3. Create a pull request

Once the feature is ready to code, the developer will make a pull request from their feature branch into adevelopmentbranch on the repository. Some of our projects have multiple version so it could potentially be adev-9.0,dev-10.0, dev-11.0, ordev-12.0branch instead.

4. Two team members review and approve the pull request

Two developers must review and approve each pull request. So randomly throughout each day a developer with go through the open pull requests and ensure that the code is high quality. Generally, we look for the code to match our style standards, to be performant, to be readable, to be secure, to be maintainable, and to meet the customers’ requirements.

Our repositories are also linked to a continuous integration server called Drone, where our tests are automatically run. This allows developers to easily see if anything could cause an issue even before reviewing and manually testing the code.

5. The pull request is merged to a development branch

Once the PR (pull request) is approved, then it’s merged!

The code now lives in the development branch where it can be deployed out to a server.

6. development is deployed to staging

Depending on the project, the code is either automatically deployed out to a certain server via a continuous integration process or a developer manually deploys code to a staging server (almost always this for us at the moment).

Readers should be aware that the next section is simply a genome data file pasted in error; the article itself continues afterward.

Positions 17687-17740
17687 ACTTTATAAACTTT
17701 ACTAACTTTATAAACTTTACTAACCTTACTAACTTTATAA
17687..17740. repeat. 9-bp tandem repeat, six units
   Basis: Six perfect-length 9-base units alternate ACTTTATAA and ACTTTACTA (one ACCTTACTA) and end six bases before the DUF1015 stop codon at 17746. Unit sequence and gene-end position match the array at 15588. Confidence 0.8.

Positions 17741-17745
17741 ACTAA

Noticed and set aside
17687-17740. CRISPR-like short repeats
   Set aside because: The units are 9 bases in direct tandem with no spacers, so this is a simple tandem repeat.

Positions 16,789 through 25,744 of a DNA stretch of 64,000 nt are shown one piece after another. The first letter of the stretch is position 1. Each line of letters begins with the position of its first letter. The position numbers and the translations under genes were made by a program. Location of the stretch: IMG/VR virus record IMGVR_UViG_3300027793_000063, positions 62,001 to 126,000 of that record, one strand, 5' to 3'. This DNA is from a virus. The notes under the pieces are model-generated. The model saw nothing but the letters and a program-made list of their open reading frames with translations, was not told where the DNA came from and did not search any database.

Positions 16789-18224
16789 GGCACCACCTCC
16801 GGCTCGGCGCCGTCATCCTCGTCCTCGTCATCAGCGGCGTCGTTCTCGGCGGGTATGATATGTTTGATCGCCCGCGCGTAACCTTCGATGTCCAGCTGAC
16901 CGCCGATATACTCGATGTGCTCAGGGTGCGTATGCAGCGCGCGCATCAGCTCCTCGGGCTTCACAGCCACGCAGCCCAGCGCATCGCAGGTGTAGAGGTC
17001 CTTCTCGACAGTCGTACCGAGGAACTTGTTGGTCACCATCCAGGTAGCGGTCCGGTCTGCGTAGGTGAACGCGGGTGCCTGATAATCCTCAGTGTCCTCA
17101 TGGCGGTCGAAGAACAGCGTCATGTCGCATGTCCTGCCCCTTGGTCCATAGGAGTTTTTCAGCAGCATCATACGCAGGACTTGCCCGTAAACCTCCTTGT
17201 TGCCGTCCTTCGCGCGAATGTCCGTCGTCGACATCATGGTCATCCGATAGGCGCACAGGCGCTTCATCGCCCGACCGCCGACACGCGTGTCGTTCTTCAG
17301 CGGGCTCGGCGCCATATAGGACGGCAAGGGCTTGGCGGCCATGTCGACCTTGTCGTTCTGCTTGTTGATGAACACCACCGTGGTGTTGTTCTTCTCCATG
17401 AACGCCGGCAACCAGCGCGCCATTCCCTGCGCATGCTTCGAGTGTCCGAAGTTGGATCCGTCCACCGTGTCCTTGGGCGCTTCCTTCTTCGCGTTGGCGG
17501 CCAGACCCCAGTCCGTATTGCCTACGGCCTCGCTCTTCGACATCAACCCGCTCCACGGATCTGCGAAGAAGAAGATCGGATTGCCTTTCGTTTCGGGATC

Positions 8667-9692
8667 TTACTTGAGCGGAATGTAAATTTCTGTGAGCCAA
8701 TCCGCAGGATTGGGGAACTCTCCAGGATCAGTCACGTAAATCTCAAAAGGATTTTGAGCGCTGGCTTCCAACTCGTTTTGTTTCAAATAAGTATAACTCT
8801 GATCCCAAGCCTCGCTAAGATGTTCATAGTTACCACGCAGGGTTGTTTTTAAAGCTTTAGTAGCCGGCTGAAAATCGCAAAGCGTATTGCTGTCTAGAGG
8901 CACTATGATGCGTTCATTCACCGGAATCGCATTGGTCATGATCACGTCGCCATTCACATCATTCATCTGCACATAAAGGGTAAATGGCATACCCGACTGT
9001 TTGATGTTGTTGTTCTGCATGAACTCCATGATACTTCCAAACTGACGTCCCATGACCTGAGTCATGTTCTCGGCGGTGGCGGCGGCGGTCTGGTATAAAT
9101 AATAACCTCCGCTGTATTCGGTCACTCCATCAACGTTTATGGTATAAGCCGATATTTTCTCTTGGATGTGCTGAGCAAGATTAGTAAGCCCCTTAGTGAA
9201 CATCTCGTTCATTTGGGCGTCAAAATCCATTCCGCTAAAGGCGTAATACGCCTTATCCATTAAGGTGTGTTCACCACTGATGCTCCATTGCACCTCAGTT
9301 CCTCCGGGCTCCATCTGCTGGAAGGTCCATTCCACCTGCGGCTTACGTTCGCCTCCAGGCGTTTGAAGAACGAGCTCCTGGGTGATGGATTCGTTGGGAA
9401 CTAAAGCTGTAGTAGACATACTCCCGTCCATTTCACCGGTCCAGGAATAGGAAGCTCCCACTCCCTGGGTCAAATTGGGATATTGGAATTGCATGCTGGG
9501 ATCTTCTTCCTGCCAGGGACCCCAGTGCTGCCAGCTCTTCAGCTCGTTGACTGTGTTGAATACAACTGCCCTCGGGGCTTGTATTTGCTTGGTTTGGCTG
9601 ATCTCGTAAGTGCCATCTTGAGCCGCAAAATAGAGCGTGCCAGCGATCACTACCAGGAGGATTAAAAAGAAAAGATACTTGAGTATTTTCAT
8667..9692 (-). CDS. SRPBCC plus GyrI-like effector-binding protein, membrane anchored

These staging servers are typically accessible by the customer and we work with them to approve features for production.

7. Code is eventually merged to master when a release is identified

Identifying a proper release candidate can be somewhat random, but once we have a set of features that we feel are ready to be released to production and a client has completely approved/validated, then we’ll merge the current dev branch into amasterbranch for release.

8. master is deployed to production

Then finally, the same process for staging is utilized for production. The code is released to the production server for the client to utilize in their live system.

Analysis and Troubleshooting

Writing code can be frustrating at times, but it helps to have other developers around. Generally, most of us try to not bother the other developers on the team unless we must.